Massachusetts Daily Collegian

Tera Melos headline a noisy night at the Pearl Street

By Jackson Maxwell

Hang on for a minute...we're trying to find some more stories you might like.


Email This Story






Last Tuesday night, the Pearl Street Nightclub in Northampton was the site of the first Massachusetts stop on Tera Melos’ month-long American tour. Sharing the bill with Tera Melos were Fang Island and noise-pop duo Zorch. All three bands made for a loud, fun night of music showcasing numerous genres.

the__photographer/ Flickr

Zorch, a group hailing from Austin, Texas, began the proceedings. The duo is composed of keyboardist Zac Traeger and a drummer/vocalist known as Shmu. When Zorch launched into their first song at 8 p.m., the audience was composed of a grand total of 11 people. Regardless of the light turnout at first, Zorch gave those few audience members quite the show.

Playing a psychedelic, noisy, heavily layered and intricate take on pop, the band’s performance was an experience in sensory overload. Intoning in an often wordless harmony or melody, Shmu’s vocals were quite reminiscent of Animal Collective. Throughout their 45-minute set, the band was augmented by an increasingly complex, tailor-made animation projection. This made the band not only sonically overwhelming, but added a disconcerting visual aspect to their performance. By the time the band had finished, the audience had grown to include about 50 people, almost all of whom seemed to be quite impressed. Despite only being third on the night’s bill, Zorch set the bar incredibly high right off the bat.

The next performers were Fang Island, a Brooklyn-based quartet who are Sargent House label-mates with Tera Melos. Playing plenty of power chords and indulging in frequent shredding, the band played a decidedly fist-pumping breed of rock music. Despite the crowd never topping 65 to 70 people, Fang Island drew a rowdy, enthusiastic reception when they launched into favorites such as “Sisterly” and “Seek It Out;” both from their most recent album “Major.” The band seemed to be enjoying themselves, going so far as to launch into an impromptu Metallica cover when their lead guitarist broke a string, giving the crowd the perfect excuse to form a brief mosh pit.

Despite (or possibly due to) the band’s party-ready, lighthearted rocking attitude, they seemed just a little bit out of place coming after the ultra-serious, multi-layered experimentation of Zorch. Fang Island’s songs seemed to be reaching for far greater heights than they actually reached. The band probably would have been better served on a bill with bands more like themselves; because on Tuesday night, despite even their more positive qualities, they sounded fairly out of place.

Not taking terribly long to set up, Tera Melos took the stage at 9:50 p.m. Opening with a spirited version “Weird Circles,” the first track on their most recent album, “X’ed Out,” the band quickly set the template for their set. With beautiful harmonies, a lovely melody and a loud, noisy attack in the choruses, Tera Melos immediately showed their diverse colors to the Pearl Street crowd.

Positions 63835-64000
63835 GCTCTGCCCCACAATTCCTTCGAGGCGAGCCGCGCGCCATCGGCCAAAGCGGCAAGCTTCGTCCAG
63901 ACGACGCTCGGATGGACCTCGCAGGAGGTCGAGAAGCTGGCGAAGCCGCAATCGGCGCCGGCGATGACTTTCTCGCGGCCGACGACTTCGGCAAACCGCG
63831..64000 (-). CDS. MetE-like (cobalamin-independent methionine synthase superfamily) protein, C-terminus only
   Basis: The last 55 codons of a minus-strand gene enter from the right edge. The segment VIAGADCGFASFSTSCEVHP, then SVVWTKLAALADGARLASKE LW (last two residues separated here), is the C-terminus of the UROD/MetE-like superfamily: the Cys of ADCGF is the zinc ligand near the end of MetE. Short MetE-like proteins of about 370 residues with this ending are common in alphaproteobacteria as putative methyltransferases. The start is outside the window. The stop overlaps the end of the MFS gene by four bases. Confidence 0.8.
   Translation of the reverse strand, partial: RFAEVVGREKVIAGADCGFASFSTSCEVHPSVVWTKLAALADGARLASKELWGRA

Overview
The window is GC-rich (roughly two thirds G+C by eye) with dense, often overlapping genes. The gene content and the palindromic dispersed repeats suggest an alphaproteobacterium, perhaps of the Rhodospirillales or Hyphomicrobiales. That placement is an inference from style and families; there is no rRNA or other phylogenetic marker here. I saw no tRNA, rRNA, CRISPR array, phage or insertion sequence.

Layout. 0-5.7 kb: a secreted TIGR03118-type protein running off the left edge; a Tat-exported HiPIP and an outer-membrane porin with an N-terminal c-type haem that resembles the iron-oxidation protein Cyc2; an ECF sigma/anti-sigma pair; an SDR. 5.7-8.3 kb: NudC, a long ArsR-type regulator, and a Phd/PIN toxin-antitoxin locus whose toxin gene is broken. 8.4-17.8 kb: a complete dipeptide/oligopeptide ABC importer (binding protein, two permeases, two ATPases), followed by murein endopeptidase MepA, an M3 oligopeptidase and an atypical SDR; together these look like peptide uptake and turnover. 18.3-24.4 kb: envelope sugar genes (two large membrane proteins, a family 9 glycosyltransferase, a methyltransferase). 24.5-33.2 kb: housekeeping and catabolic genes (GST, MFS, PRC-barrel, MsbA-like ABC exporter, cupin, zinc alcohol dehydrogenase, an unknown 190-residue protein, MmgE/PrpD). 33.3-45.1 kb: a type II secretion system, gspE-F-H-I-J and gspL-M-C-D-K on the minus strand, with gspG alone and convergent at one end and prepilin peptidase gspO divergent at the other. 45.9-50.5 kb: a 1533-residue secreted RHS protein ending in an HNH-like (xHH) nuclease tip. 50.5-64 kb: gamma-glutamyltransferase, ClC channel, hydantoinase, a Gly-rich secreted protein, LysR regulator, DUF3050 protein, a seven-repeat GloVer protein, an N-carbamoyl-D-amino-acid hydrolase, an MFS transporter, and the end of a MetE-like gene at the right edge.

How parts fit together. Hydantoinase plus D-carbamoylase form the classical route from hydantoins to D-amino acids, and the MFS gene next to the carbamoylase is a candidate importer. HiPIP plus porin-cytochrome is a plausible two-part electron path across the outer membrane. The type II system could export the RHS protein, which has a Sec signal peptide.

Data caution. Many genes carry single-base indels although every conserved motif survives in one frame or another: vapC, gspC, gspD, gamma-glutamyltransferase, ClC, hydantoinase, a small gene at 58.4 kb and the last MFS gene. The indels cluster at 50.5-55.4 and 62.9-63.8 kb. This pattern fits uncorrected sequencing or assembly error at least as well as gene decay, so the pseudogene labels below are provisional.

Although the set leaned heavily towards material from “X’ed Out,” released this April, the band did dip into a few selections from their back catalog. From their 2010 album, “Patagonian Rats,” the band played a spirited, catchy version of “Frozen Zoo” that delighted the small crowd to no end. The band also performed an epic version of “Patagonian Rats” track “Trident Trail” that gracefully moved its way through section after section over the course of nearly 10 minutes. The band even dipped into an instrumental off of their 2005 untitled debut album, further delighting some of the more hardcore fans in the audience.

The diversity of “X’ed Out” was on full display throughout the band’s set. “Bite” alternated between a doom-harboring march in its verses to a gorgeous and ethereal chorus. “Slimed” was a deafening, stoner-metal-esque number that demonstrated the band’s hard rock chops. Just when the band’s energy seemingly started to wane a little, the poppy, catchy “Sunburn” brought it right back again in full force before it could disappear.

The band said very little to the audience, but at one point guitarist and lead singer Nick Reinhart remarked that it was the band’s first time in Northampton, and said, “to have this many people show up is great, and for everyone to be actually into it is just amazing.”

Throughout the sets of all three bands, the audience was always enthusiastic and polite, leading to a wonderful atmosphere. And although the three bands that played on Tuesday night were all quite different, they all combined for a truly great night of music at Pearl Street.

 

Jackson Maxwell can be reached at [email protected]

Leave a Comment

If you want a picture to show with your comment, go get a gravatar.